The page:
Berlin, Sep 26 (EFE).- Germany’s Social Democratic Party headed by Deputy Foreign Minister Olaf Scholz received the most votes – 26 percent – on Sunday in the general election, while the conservative bloc headed by Armin Laschet obtained 24 percent, according to the first exit polling from the ZDF public television network.
Another exit poll, by ARD public television, put both Scholz and Laschet at 25 percent.
As of 7:14 pm German time, further election tallies showed that the SPD had obtained 24.9 percent of the vote and the conservative bloc formed by the Christian Democratic Union (CDU) and its Bavarian counterpart, the Christian Social Union (CSU), had obtained 24.7 percent.
Significantly, this appears to be the worst result obtained by the CDU-CSU bloc in its history.
In third place in all polling are the Greens headed by Annalena Baerbock with between 14-15 percent, followed by the Liberal Party (FDP) with 11-12 percent.
The Greens and the Liberal Party will be the keys to forming a workable coalition government in Germany after the vote, with both Scholz and Laschet – depending on which one wins the plurality in the final analysis – ready to work with them both to obtain a parliamentary majority.
The ultrarightist Alternative for Germany (AfD), a party excluded as a potential coalition partner by the rest of the parliamentary spectrum, has obtained 10.9 percent of the votes, according to early tallies from exit polls, 1.7 percent below what it achieved in the 2017 election.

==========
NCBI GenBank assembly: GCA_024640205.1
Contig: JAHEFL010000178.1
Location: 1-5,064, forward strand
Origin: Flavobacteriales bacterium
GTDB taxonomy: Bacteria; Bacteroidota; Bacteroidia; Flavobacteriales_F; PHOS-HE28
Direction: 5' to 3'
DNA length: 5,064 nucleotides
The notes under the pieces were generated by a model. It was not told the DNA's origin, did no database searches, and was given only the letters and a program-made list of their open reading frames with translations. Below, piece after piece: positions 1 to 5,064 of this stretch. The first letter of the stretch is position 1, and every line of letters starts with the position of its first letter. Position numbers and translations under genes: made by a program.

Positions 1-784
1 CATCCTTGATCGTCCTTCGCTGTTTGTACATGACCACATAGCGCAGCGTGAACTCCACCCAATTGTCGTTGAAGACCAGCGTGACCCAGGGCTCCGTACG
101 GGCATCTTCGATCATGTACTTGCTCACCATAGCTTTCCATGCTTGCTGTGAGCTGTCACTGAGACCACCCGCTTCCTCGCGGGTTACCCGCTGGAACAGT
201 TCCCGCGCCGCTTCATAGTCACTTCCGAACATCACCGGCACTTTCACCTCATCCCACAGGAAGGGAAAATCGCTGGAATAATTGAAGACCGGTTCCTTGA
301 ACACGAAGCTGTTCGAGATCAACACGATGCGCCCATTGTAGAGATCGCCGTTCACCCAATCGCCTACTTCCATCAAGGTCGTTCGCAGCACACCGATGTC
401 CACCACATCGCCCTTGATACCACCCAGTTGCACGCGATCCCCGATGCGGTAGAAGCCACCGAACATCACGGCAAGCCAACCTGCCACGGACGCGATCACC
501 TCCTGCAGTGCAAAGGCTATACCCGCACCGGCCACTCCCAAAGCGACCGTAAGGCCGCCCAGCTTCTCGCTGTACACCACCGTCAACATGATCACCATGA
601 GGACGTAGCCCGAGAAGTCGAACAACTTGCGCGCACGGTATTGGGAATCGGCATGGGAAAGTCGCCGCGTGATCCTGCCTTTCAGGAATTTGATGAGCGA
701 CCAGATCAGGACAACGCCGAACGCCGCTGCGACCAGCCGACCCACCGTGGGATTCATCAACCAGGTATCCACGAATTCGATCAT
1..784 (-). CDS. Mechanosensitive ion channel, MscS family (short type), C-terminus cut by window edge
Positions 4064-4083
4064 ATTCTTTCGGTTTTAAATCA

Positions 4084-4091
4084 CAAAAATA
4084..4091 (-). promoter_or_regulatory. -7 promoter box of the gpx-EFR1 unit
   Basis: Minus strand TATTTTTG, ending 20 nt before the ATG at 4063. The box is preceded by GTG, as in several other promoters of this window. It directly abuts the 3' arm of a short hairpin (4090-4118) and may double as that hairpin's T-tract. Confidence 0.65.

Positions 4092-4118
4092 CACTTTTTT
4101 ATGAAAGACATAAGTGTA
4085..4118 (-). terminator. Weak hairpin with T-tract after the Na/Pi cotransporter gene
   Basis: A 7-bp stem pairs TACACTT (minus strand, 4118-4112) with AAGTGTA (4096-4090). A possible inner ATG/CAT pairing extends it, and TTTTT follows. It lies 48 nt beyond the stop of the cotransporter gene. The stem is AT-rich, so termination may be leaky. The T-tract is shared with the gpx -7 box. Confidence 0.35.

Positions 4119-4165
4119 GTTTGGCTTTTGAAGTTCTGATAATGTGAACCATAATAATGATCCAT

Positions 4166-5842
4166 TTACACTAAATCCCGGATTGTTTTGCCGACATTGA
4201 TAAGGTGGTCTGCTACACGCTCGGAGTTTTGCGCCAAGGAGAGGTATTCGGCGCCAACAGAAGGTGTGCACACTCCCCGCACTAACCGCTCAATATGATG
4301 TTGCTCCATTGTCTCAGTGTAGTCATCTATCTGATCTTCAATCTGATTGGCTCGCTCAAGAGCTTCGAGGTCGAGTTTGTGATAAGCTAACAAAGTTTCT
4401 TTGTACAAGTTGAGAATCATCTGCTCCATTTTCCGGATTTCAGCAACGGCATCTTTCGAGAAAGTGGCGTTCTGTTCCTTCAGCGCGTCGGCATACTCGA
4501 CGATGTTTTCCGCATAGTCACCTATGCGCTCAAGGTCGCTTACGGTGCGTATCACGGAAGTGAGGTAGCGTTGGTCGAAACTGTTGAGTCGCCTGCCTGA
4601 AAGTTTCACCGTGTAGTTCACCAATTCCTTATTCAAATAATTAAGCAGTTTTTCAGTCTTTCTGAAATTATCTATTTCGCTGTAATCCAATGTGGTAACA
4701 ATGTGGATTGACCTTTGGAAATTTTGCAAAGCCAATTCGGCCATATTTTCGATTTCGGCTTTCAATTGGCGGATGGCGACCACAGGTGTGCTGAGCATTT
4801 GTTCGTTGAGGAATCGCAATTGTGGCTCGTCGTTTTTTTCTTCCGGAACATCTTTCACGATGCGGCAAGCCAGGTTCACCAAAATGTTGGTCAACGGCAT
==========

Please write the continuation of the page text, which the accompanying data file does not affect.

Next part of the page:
Although the AfD appears to have lost ground in this election compared with its performance four years ago, representatives of the party said they were satisfied with what they had achieved at the polls.
“It was said that four years later we would be out of parliament and once again we’re above 10 percent. It’s a success,” said the co-president of the group, Alice Weidel.
The Left is hovering at about 5 percent, which is the minimum vote percentage needed to obtain seats in the Bundestag, Germany’s parliament.
The two exit polls imply a drop of up to 10 percentage points in the number of votes obtained by the conservatives compared with the 2017 election results, while the SPD appears to have garnered some 6 percent more votes.
The general elections on Sunday are the first since 2005 in which Chancellor Angela Merkel is not running at the head of the conservatives after 16 years leading Germany.